This seemed like a good time to review One Night in Miami, which my wife and I saw and loved on Amazon Prime Video the other night -- a good time because Joe Biden is President, a human being back in the White House, and Kamala Harris, in effect his first appointment all those months ago, is Vice President, the first woman and person of color as VP.
One Night in Miami details a long meeting between Cassius Clay (soon Muhammad Ali), Malcolm X, Jim Brown, and Sam Cooke in a hotel room after Clay beat Sonny Liston to win the World Championship in 1964. The meeting really happened. The conversations in the movie were scripted (by Kemp Powers) and superb. Same for the acting (Eli Goree, Kingsley Ben-Adir, Aldis Hodge, and Leslie Odom Jr. in those four roles), and likewise the brilliant directing by Regina King. And the story told can be a considered a preamble or foundation of Black people in power in America in the 21st century, Barack Obama to Kamala Harris.
Back in 1964, the ways to get that power were far from clear, and highly debatable. Malcolm wants black people to stand on their own. His greatest conflict is with Sam Cooke, who sings all kinds of sweet, catchy romantic ballads (which, by the way, I love), leaving it to Bob Dylan, much to Malcolm's consternation, to write and sing "Blowing in the Wind". Jim Brown knows all about racism, but is in the game (football and soon movies) for personal success, at least to some extent. The question is how much? Clay on the verge of becoming Ali is just 22, high on his being "the greatest," but attracted to Malcolm's philosophy.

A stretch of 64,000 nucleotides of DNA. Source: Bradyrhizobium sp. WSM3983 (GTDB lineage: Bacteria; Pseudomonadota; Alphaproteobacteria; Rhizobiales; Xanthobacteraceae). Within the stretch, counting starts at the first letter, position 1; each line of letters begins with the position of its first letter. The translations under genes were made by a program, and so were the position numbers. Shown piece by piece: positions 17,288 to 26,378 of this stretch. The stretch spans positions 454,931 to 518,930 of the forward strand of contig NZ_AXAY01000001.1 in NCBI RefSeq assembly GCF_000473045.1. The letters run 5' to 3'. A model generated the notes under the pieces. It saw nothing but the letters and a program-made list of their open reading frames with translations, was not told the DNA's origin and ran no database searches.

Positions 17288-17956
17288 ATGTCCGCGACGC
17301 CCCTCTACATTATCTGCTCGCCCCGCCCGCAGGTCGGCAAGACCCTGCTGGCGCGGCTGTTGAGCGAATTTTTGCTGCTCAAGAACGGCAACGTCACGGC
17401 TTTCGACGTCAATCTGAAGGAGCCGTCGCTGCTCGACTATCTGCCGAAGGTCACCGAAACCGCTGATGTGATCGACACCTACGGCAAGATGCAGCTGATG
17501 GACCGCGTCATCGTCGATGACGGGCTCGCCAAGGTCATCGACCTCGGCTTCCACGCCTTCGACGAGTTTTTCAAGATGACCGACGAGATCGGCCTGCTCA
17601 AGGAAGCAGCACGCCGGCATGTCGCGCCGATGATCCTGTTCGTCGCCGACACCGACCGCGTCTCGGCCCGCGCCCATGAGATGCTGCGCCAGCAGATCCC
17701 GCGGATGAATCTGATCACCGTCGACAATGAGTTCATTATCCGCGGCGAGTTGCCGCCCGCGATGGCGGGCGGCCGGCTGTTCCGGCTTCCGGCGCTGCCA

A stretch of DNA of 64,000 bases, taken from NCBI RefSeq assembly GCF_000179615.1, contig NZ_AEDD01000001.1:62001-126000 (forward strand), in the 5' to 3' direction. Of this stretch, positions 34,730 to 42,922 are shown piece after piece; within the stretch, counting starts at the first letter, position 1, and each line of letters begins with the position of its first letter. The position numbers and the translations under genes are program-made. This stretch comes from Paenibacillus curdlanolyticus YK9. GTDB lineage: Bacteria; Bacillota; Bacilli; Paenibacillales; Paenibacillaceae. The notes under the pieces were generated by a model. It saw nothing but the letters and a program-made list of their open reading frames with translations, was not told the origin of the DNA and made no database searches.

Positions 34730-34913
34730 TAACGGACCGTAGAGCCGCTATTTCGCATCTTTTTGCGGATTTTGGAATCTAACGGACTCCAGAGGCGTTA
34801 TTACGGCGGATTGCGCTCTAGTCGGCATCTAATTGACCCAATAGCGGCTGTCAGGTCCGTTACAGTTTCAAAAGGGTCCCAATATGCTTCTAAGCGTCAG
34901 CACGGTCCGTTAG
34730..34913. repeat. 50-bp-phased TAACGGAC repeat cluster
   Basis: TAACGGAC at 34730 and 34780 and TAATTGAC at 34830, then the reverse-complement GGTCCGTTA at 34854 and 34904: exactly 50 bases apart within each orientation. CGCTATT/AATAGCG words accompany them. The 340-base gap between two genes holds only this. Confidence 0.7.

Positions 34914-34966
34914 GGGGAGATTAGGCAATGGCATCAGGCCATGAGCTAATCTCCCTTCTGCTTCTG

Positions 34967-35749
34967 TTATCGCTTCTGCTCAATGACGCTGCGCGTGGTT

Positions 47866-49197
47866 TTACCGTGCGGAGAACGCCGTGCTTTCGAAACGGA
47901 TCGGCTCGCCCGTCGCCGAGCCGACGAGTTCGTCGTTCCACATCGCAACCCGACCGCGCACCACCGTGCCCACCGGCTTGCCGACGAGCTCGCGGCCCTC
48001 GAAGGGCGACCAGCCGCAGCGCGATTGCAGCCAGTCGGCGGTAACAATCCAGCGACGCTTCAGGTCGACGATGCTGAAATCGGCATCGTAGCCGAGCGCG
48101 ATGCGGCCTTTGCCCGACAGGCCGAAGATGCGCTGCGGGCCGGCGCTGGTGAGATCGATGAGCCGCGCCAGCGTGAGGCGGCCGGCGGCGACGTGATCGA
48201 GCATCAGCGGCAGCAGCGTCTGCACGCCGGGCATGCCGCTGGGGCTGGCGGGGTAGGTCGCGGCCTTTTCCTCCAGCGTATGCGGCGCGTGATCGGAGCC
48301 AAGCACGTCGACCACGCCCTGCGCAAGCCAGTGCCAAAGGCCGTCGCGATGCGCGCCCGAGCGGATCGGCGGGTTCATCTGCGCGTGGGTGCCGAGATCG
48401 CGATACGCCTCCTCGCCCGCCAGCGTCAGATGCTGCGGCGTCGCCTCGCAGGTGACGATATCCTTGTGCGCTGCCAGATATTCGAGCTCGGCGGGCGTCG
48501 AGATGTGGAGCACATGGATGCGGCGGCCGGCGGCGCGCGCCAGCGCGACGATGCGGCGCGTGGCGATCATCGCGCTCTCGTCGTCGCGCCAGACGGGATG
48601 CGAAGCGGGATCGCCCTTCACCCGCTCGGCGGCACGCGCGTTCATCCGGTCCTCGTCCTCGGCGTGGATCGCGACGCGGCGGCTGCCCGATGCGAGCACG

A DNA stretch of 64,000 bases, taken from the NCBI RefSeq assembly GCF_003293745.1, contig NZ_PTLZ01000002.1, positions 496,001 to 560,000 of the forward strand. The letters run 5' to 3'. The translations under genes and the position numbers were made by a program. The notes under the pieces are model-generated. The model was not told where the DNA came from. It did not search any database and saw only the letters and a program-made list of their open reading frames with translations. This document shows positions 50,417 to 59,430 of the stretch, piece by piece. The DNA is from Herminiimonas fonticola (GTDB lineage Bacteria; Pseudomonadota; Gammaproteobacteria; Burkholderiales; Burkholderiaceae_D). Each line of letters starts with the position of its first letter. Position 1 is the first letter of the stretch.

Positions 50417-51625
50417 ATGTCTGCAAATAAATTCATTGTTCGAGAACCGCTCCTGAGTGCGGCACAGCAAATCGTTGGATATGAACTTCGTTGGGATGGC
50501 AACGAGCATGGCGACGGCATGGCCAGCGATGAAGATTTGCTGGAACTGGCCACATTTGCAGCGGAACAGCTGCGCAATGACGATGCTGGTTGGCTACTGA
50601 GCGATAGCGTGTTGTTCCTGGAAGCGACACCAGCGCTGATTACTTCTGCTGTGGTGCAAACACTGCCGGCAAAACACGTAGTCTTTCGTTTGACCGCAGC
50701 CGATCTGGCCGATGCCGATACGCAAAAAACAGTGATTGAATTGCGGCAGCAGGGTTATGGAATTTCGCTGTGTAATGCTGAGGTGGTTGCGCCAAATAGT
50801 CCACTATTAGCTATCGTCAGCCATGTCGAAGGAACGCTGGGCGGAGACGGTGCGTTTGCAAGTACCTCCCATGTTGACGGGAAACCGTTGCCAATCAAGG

Pursuit of fame and money back then was and still is a soul-depleting business, unless you can figure out a way to pursue those goals, and keep them if you reach them, with your inner core intact, and devoted at least in part to loftier goals for yourself, your people, and the world. The path isn't easy, and One Night In Miami portrays four black guys, incredibly talented and bright in different ways, on the edge of that path so well and memorably, it could have been a Socratic dialogue written Plato. See it and learn and enjoy.
"Sam's Requests" in this anthology is about Sam Cooke!